My Preferences

My preference is that this be some kind of severe infection along the lines of the last one, which yes, may lead us down a strange path of “Why does Betsy get weird lymph node infections?” But at least it’s something that resolves itself.

But I have to say that, I kind of thing that my second preference is that this is what it looks like, a very small, well-defined, easily removable cancer. Because that would be terrifying and awful, but it would also be a clear path with a resolution.

I think it being something that is not yet cancerous but could be, meaning that I have to just sit here and worry, and go through this again and again, knowing that it could, at any time become cancerous and we have to catch it? That would be very, very difficult.

3 thoughts on “My Preferences

  1. (ahem) Some people just have the possibly-precancerous-whatever taken out, if it’s a small-possibly-precancerous-whatever, to avoid both fretting and frequent future biopsies. Can they do this with lymph nodes?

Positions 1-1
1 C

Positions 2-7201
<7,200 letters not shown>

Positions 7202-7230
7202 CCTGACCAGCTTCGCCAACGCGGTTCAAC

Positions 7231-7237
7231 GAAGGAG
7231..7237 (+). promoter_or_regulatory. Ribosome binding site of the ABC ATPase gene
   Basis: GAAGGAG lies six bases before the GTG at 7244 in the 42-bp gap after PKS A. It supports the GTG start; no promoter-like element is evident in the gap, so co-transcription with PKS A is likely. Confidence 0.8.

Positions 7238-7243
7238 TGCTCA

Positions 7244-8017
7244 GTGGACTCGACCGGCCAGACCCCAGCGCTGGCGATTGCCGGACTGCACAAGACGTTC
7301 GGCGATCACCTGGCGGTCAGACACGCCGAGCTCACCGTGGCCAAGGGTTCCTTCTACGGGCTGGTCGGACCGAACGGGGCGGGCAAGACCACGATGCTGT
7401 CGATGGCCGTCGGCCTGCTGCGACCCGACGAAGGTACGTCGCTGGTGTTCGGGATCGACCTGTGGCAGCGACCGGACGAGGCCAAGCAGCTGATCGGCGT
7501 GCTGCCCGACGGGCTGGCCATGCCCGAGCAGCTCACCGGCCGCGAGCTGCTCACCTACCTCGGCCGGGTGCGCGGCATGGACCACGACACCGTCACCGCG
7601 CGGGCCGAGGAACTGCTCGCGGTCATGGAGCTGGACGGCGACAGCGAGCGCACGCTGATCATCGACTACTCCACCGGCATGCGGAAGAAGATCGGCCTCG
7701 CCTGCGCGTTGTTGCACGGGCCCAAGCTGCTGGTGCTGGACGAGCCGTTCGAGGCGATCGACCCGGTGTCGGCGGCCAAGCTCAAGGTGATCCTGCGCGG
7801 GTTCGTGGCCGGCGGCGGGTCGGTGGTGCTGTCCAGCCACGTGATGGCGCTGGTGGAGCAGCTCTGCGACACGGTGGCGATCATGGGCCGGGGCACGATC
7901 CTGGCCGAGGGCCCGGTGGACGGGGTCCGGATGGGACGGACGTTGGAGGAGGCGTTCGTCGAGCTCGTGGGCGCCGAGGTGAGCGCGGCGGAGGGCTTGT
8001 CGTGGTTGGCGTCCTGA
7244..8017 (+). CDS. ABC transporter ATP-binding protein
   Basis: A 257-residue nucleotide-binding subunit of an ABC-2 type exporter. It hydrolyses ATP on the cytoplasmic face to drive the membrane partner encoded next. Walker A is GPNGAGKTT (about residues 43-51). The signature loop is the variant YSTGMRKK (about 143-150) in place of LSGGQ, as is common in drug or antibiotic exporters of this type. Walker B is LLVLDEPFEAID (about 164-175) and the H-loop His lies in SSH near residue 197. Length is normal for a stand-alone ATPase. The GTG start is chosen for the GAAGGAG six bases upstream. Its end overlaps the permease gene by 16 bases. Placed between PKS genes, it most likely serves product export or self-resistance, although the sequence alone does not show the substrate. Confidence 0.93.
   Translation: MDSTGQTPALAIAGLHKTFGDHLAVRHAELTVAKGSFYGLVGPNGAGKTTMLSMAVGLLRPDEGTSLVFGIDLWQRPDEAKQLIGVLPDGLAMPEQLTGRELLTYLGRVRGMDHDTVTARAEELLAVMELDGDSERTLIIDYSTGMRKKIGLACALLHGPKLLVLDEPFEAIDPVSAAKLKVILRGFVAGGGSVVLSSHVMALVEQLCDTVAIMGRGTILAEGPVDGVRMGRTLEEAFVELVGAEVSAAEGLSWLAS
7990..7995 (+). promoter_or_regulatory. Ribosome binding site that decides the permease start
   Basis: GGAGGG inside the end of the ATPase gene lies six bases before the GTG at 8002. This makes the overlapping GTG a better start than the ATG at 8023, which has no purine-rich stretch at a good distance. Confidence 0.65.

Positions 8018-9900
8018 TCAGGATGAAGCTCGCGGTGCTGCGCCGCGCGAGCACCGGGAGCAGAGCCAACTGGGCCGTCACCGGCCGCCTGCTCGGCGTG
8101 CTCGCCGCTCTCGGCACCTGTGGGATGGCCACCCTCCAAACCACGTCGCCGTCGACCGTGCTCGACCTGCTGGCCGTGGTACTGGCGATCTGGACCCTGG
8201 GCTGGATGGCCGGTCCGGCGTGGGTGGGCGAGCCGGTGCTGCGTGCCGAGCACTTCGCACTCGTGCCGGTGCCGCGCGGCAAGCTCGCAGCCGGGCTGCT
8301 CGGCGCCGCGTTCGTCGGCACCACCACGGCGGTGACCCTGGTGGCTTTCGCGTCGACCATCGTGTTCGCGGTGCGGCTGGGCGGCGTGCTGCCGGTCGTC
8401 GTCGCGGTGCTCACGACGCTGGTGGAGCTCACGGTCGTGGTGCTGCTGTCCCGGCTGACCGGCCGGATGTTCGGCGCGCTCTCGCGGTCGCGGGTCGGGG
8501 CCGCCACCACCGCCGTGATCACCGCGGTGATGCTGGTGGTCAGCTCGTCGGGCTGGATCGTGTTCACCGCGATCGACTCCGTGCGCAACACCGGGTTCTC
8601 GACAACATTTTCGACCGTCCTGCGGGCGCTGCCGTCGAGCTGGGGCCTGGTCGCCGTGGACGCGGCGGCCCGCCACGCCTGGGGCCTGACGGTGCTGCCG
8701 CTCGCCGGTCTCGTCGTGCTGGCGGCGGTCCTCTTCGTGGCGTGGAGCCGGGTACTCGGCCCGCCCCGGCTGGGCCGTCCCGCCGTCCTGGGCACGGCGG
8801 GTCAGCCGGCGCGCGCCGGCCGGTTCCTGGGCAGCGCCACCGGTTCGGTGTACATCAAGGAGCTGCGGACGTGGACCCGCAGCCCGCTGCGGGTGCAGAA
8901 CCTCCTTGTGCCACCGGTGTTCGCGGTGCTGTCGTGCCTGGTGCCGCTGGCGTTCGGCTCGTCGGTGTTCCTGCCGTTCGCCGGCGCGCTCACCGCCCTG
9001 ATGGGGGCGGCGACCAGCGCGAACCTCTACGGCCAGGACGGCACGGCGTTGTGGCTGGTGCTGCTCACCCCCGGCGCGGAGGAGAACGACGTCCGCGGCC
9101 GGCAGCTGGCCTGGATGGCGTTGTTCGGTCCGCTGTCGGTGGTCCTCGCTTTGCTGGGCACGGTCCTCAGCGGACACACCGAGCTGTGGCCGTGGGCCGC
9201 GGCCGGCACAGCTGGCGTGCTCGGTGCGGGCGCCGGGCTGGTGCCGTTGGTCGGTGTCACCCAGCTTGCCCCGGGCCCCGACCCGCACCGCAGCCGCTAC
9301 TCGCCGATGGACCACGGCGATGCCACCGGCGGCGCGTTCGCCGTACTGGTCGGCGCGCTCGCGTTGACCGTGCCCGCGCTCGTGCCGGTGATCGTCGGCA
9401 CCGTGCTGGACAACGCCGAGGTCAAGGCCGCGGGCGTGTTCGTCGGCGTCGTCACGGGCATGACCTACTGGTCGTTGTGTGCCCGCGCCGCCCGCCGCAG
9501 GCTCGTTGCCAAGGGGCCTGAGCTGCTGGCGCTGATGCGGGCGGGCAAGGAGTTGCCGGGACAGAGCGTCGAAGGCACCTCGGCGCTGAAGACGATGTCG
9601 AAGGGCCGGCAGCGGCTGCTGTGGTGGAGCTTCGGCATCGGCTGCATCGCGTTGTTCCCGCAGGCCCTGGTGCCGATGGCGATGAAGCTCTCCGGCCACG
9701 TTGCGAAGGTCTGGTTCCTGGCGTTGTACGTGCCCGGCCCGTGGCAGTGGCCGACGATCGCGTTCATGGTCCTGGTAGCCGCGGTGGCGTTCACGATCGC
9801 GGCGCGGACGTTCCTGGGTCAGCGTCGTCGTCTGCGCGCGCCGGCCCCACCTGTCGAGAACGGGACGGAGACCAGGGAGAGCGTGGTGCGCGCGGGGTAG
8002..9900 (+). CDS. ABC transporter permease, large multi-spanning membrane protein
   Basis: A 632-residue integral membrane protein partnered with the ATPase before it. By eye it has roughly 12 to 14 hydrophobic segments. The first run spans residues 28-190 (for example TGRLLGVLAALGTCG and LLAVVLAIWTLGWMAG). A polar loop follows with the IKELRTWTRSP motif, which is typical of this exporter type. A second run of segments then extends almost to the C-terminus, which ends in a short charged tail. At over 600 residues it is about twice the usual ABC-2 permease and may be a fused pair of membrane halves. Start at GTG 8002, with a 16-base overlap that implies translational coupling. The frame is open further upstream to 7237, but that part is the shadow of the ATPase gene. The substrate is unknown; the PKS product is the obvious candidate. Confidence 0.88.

Mostly, I’m with you in hoping it’s just an infection.

  2. Hello, B. About ten years ago I had a scan done of my upper body, and a tiny nodule (about the diameter of a nickel) of something or other was found in my left lung. I was eventually referred to the cancer center at my affiliated hospital, and they began to monitor it. After about six years or so, the latest doctor on my case recommended going and taking the thing out. The plan was to put me under and take out the nodule to test it while I was still under. If it was cancerous, then about 20% of the lung (plus adjacent lymph nodes) would be removed. If not, sew me up and send me home. It turned out to be cancerous, so I was in the hospital for a couple of extra days of recovery; this mostly involved draining the wound while it began to heal and the swelling subsided. I was given really great painkillers and anti-inflammatories, and I was back to work in less than two months. (It would have been much sooner if my employers weren’t such sticklers about breathing capacity.)

    I’m telling you this story not because I think your case is closely related to mine, but because I want to encourage you to approach your situation with your usual humor and perspective. A “very small, well-defined, easily removable cancer” is not a good thing, but it’s much better than some alternatives. Just get the damned thing cut out and analyzed, and I think you’ll feel better just knowing. My fingers are crossed for you.

  3. Thanks, guys. I really feel a lot better just having a plan and being on the verge of executing it. The waiting around part is really, really hard.

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